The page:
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Early stage investors: the benefits and risks of investment angels


This guide outlines the pros and cons of early stage investors in your business or startup, including the risks and pitfalls. Let’s say you’ve got an idea for a new product or service, something you’re convinced will fill an untapped need in some market or part of the world. You’ve got a clear vision of how your product or service will change the world, its benefits in both the short and long term. You know the people you’ll need to take your idea from conception to reality, and have a plan in place including all phases of business.

The one barrier in your way is simple but essential – Money. You lack the funding to execute the plan for your business that you know will succeed if only you were able to finance it. You’ve tapped into your own funds, spoken with family and friends, and shaken every tree you can think of, but it’s just not quite enough.

If this is your position, it may be time to turn to early-stage investors — Angel investors. They may be exactly what you need to get your idea off the ground. However, there are some risks and pitfalls involved with working with early stage investors . Let’s review.

What do good early stage investors want?

In order to secure funding from early stage investors, you’re going to need to position yourself and your idea in a way that angel investors find attractive. No matter how good your idea may be, if you’re unable to present it clearly and compellingly, you’re unlikely to have much success with angel investors.

The first thing you’ll need is a clear and succinct elevator pitch with conveys the bottom line of why your business is viable and attractive. The first impression you give is crucial. You’ll also want to have an executive summary and a clearly thought out business plan. A definite bonus would be having a working prototype (or some kind of renditions or modeling) of a product.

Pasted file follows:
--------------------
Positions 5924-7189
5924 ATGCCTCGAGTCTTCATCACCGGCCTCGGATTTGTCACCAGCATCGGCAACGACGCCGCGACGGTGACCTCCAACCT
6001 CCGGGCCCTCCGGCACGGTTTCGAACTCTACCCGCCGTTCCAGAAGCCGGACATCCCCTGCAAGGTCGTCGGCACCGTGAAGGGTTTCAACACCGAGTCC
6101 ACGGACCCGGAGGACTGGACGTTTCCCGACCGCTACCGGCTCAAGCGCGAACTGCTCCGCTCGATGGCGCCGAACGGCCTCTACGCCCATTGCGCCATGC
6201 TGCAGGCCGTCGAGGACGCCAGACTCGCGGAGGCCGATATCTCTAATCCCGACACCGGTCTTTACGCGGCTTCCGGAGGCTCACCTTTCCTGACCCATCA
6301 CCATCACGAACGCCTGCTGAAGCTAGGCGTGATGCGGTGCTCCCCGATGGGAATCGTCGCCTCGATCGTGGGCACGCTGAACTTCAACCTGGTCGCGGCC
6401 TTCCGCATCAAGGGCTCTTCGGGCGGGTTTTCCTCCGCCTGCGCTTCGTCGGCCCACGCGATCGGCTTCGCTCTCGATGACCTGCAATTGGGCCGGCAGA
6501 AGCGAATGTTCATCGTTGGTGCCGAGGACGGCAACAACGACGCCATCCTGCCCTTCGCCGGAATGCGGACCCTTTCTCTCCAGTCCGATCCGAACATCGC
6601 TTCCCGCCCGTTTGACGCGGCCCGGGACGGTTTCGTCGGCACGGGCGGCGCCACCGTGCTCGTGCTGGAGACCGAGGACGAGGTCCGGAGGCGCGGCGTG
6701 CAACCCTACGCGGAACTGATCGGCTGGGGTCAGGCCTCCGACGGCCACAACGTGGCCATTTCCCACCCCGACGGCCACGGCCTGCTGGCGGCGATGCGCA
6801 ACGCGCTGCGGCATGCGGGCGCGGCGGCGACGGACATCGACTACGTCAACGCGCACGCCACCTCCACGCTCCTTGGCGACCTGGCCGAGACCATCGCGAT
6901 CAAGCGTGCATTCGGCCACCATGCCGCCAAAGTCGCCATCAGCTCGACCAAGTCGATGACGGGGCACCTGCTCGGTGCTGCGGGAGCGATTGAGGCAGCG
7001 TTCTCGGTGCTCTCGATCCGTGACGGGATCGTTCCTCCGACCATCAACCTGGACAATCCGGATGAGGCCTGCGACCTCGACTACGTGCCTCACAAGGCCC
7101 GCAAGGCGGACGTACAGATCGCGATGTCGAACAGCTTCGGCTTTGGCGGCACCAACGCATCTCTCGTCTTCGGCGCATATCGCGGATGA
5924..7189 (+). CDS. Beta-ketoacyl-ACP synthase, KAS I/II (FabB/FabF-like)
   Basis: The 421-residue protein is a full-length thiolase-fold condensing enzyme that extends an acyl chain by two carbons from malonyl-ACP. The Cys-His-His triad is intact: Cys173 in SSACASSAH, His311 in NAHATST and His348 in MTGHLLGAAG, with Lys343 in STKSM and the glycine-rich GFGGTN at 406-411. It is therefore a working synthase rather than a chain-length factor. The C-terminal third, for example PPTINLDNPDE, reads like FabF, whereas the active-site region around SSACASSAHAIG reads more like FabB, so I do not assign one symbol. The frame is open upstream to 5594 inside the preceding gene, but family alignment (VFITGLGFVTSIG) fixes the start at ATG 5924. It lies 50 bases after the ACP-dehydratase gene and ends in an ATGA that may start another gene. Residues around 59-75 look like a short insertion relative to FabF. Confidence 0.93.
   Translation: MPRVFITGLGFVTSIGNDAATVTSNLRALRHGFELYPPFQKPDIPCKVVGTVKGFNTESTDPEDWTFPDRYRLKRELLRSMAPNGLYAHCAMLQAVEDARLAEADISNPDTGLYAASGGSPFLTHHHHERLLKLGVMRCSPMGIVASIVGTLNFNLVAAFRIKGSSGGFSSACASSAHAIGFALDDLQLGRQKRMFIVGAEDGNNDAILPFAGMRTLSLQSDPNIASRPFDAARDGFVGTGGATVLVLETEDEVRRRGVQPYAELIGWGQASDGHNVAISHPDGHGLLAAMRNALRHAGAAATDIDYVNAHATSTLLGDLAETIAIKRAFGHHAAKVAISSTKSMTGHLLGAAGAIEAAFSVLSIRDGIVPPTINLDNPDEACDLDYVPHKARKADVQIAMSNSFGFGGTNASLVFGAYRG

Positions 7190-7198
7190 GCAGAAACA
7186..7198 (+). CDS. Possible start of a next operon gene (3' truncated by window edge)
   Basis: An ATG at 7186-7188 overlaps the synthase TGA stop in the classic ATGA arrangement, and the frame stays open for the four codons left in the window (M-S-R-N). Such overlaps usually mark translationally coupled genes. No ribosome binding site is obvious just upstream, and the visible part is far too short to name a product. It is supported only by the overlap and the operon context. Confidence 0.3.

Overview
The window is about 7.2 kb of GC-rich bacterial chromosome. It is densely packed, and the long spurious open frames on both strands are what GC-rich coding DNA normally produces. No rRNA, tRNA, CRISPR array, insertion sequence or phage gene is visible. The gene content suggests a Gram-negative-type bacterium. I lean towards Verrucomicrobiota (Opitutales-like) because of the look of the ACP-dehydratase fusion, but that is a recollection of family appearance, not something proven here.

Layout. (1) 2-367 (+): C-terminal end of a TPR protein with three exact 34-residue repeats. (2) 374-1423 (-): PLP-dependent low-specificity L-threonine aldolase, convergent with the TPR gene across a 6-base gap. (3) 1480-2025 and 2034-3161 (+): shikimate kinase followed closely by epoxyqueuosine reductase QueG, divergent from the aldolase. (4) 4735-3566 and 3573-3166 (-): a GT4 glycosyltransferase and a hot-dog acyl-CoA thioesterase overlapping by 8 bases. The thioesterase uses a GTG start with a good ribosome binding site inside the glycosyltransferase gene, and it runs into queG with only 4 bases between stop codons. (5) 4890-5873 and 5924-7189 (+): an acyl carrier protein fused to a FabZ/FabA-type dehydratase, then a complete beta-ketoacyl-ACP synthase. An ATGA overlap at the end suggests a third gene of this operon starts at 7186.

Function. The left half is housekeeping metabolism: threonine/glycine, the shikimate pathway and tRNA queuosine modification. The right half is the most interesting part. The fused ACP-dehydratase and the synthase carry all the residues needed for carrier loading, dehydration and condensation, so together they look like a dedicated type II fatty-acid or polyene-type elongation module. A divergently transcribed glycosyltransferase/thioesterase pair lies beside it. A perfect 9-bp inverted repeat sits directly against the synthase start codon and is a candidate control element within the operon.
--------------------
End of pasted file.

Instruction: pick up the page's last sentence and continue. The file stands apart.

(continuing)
And early stage investors are looking for an opportunity to hit a home run, so it’s great if you can articulate the market opportunity your idea addresses and the possibility of your business growing significantly. On a personal level, if you can demonstrate passion and commitment, as well as integrity, that will make a strong impression as well.

What are early stage investors buying with their investment?

It’s important to understand the motivation of early stage investors and what they’re actually buying with their investment in your business. It’s a misconception to imagine that angel investors are actually buying your company. That isn’t the case. They are making an investment which they hope will produce a return many times what they put into it, but with the knowledge that this particular investment may not bear fruit.

And early stage investors tend to have multiple investments active at the same time, sometimes even within the same industry or market. If they like you and your team, feel good about product itself and the market it services, and believe you’ve got solid traction in comparison to any competitors, they’re likely to want to invest in you. But the world of start ups is unpredictable, and angel investors are aware of this. They’re willing to take on the risk that some start ups (like yours, potentially) will fizzle, because when one does succeed, the return tends to justify all their investments collectively.

How to find good early stage investors